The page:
Joseph Ellin's Commentary on "Taking a Position of Influence"
You are a professor planing to apply for a research grant when you are asked to serve on the committee that will evaluate grant applications. What can you do? You will have a conflict of interest if you serve on the panel, so either you must refuse to serve or not submit your own proposal. If you're the only one who can serve (in which case your university and its plan to up-grade its research program, are both in big trouble), you might consider withdrawing your application. Otherwise, suggest someone else.
VP Jackson has a plan, but it won't work. You'll serve on the committee but won't evaluate your own proposal. But there is still a conflict of interest since the award is competitive. A person with a proposal might talk and vote against the competition in order to improve his own chances. Even if not, it might seem that way to those who lose.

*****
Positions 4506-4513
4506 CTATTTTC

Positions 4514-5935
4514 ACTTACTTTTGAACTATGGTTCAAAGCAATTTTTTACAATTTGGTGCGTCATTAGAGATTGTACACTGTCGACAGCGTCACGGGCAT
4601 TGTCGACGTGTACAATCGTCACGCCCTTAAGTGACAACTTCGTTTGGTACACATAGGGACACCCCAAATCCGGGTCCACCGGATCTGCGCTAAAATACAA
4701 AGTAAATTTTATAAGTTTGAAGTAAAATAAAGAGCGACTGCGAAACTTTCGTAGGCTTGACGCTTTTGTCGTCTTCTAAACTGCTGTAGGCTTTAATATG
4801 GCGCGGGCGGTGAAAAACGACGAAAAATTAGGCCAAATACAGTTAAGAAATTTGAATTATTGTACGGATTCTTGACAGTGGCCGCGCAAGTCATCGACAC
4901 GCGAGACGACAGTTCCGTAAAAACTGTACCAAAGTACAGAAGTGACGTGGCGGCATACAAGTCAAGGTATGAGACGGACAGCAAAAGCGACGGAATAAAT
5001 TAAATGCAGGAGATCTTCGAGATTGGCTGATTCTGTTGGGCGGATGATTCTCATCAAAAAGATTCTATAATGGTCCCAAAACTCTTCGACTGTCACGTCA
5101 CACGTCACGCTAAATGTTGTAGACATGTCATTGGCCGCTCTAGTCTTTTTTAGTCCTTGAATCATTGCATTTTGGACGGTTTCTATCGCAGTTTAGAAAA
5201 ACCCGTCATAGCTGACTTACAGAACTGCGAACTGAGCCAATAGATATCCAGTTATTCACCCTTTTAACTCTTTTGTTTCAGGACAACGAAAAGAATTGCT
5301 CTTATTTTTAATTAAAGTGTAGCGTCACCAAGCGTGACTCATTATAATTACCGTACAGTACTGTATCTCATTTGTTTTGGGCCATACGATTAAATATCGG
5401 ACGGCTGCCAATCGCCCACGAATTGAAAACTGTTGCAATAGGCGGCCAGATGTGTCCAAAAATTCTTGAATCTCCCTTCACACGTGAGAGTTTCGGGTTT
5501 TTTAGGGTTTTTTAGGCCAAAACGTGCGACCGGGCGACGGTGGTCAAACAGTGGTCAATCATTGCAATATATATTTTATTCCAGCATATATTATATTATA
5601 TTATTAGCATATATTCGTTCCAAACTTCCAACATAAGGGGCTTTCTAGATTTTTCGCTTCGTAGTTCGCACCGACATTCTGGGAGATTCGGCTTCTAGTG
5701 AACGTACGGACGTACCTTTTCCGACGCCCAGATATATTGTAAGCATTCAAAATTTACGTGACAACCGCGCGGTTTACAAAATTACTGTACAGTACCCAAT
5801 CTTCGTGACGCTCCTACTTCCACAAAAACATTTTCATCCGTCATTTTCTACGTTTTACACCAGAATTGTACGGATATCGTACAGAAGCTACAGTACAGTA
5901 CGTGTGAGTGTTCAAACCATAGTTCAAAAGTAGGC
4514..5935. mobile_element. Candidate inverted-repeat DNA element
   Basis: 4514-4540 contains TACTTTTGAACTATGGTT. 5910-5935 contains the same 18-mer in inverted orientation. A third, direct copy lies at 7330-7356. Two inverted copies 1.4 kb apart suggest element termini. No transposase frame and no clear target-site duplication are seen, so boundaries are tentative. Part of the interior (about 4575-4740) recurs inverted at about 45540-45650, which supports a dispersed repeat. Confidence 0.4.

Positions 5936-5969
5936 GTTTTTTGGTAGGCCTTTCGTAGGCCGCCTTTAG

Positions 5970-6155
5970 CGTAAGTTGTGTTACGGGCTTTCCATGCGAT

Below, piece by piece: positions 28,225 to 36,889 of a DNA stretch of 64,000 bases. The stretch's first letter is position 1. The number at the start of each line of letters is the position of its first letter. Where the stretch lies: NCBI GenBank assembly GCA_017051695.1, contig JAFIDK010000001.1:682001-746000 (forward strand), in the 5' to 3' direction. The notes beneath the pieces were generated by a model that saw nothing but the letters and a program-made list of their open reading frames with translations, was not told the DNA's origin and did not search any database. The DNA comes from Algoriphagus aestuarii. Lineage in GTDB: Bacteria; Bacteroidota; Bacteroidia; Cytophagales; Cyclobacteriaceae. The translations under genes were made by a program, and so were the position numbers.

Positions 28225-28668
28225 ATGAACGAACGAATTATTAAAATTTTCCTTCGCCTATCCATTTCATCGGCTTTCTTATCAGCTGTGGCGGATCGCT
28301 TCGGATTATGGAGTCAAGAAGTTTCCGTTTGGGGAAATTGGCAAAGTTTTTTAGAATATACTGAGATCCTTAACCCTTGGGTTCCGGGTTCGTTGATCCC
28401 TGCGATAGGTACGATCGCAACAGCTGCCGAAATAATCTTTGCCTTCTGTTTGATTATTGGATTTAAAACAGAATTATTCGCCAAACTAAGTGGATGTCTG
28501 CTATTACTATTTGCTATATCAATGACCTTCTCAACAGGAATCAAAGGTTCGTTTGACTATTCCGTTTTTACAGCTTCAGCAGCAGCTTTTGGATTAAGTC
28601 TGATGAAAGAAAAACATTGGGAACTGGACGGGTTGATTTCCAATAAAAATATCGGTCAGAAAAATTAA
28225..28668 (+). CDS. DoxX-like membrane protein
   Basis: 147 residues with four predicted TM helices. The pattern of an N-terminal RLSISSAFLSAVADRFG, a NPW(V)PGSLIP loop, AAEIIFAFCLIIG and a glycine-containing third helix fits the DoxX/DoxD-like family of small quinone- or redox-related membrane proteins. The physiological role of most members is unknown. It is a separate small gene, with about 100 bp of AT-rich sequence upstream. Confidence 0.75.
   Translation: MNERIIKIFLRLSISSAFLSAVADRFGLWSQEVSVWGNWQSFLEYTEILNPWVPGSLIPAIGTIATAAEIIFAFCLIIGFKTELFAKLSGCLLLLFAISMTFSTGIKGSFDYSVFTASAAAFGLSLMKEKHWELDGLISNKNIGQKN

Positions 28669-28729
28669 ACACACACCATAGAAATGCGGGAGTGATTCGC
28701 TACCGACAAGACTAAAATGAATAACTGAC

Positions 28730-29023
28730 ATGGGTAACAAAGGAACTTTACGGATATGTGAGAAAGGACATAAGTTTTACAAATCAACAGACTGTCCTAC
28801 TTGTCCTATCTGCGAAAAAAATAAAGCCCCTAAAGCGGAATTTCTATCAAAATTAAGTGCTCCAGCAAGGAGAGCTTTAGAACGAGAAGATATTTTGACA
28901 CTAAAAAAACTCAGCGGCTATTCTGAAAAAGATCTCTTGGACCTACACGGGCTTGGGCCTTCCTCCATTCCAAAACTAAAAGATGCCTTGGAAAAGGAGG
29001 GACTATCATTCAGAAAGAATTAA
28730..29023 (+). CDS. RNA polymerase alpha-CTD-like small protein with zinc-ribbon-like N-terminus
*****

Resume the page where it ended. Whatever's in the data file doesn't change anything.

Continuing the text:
You allow the VP to talk you into serving and you get a fellowship. The question is whether the losing professors should demand, and are entitled to, a review of the committee's decisions. I think they are and they should; the review process ought to be done again. However opening up the process from scratch would be unfair to all the other professors who were awarded grants. So the university is going to have to find a way out of VP Jackson's mistake without taking away the awards from the other winners. This may wind up costing some money, since the fellowships are worth $6000. Lack of ethics can be expensive.